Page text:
These days so many handy things seem perfectly ordinary, like a door that opens when you hold a security pass to it. But in practice that can be a real challenge. Right now, in Departure Hall 1, we are installing and replacing no fewer than 250 access control doors. That’s a great excuse to share a bit of trivia.
Published on: 23 April 2019
Did you know?
- Departure Hall 1 will have 250 entryways for Schiphol staff members and other people who work at the airport, such as the fire service, KLM, HMSHost, handling agents and the Royal Netherlands Marechaussee.
- For all those doors to work properly, we have to install more than 30 different configurations. Some doors open in the traditional manner, some are revolving doors and others slide across the wall.
- The doors need a total of 100 control cabinets, each containing a mini computer that checks the authorisations of every Schiphol Pass. For example, the system has to be able to recognise which pass a person needs in order to go beyond Border Control.
- Connecting the 100 control cabinets to a server park in a computer centre takes 50 or 60 network connections for Terminal 1.
- Each component of an access control door – such as a lock, a contact point, a push bar or a pass reader – has its own cable. That’s an average of nine cables per door, which adds up to more than 2,000 in total.
- The access control doors keep the borders secure and make sure that only people with the correct authorisations can get into protected areas. All in all, we currently have 80,000 active Schiphol Passes.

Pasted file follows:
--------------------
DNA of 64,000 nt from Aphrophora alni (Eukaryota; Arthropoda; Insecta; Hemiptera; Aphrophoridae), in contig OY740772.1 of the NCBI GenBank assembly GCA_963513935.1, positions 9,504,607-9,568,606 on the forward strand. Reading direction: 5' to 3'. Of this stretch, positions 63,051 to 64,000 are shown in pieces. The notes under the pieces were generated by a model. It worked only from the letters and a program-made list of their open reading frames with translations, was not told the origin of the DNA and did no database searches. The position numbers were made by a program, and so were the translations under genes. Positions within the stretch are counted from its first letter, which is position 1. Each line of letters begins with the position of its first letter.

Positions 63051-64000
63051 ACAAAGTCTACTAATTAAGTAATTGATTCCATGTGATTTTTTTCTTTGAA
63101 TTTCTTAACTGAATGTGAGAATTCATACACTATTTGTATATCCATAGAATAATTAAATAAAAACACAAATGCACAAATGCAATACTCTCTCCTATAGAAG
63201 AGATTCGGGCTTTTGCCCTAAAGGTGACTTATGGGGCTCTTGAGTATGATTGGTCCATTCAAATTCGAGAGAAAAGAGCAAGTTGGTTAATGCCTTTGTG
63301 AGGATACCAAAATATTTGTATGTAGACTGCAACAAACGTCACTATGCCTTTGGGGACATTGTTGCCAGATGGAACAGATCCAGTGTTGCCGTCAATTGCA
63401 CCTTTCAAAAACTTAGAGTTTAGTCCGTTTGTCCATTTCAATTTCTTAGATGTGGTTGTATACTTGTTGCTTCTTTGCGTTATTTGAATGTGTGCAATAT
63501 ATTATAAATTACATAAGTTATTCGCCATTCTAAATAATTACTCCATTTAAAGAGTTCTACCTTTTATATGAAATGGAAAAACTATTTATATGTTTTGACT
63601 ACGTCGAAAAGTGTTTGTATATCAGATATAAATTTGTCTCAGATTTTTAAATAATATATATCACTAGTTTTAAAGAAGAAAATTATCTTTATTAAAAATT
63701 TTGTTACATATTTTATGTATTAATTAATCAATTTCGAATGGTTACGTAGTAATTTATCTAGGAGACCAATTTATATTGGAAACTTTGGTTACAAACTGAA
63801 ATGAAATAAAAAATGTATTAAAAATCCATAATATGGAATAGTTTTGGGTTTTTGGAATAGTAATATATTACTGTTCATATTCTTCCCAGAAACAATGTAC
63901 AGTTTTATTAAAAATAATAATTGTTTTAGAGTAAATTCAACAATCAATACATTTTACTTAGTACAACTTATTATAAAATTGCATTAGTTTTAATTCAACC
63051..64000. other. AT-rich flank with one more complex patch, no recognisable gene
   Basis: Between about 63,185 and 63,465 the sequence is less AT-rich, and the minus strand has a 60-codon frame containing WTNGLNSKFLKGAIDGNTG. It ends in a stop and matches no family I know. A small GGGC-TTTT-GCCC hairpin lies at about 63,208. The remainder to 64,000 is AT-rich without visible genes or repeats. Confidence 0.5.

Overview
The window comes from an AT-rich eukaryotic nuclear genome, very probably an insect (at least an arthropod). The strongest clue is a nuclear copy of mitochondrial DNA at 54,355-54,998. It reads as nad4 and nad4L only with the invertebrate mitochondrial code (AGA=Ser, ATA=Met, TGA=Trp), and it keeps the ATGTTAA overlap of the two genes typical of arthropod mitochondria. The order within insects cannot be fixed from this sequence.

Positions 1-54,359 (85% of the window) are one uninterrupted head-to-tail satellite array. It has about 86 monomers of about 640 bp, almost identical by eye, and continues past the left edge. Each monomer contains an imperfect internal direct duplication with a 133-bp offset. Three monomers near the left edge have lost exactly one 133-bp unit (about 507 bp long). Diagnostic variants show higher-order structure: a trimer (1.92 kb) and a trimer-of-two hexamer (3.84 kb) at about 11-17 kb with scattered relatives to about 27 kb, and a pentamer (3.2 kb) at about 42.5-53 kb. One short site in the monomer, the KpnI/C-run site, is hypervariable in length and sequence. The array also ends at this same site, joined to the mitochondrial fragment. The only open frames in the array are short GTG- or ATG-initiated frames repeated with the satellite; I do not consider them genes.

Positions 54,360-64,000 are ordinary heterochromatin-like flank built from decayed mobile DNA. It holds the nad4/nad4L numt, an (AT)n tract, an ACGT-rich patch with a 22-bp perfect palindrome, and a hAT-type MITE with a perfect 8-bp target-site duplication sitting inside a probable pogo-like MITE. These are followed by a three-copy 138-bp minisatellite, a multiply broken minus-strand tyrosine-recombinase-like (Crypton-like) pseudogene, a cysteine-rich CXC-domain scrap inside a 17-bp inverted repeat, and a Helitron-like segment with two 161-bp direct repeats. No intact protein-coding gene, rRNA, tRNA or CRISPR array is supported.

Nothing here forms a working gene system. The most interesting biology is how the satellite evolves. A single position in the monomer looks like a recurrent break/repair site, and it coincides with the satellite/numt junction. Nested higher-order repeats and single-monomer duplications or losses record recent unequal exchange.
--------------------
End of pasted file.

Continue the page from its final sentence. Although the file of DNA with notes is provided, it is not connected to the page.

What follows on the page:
- Schiphol Passes for secure areas are equipped with the owner’s iris scan. Departure Hall 1 will soon have six biometric gates and two biometric pillars. This system creates a double security check, with the BIODs checking whether the pass in question is actually being used by the right person.
- We create a door matrix for the doors, incorporating a variety of requirements requested by all the stakeholders concerned. One might need to drop into the lock, the fire service must to be able to get through certain doors as quickly as possible, maintenance has to be as straightforward as possible, and an alarm must go off if a door stays open for too long or if an escape route is opened.
- In addition to the ‘ordinary’ doors, we also need temporary doors in areas such as the hoardings in the various different construction and boundary areas.
- About 16 hours of IT work goes into each door. That includes consultation with the relevant people, setting up the configurations, linking the door to other systems, updating floor plans with the new doors, testing everything, and so on.
- Several different kinds of software link the doors to other systems, such as the connection with the Safety and Security Centre, Schiphol’s alarm centre. For example, if a door at a border crossing breaks down or if the push bar is pressed, we have to be sure that all the alarm bells will start ringing right away.
A secure departure hall
Controls in a departure hall – not least border controls – are crucial to keeping an airport secure, so a strict door policy is indispensable. The 250 doors in Departure Hall 1 take care of that, which makes all the roughly 4,000 hours of work that go into installing them worthwhile.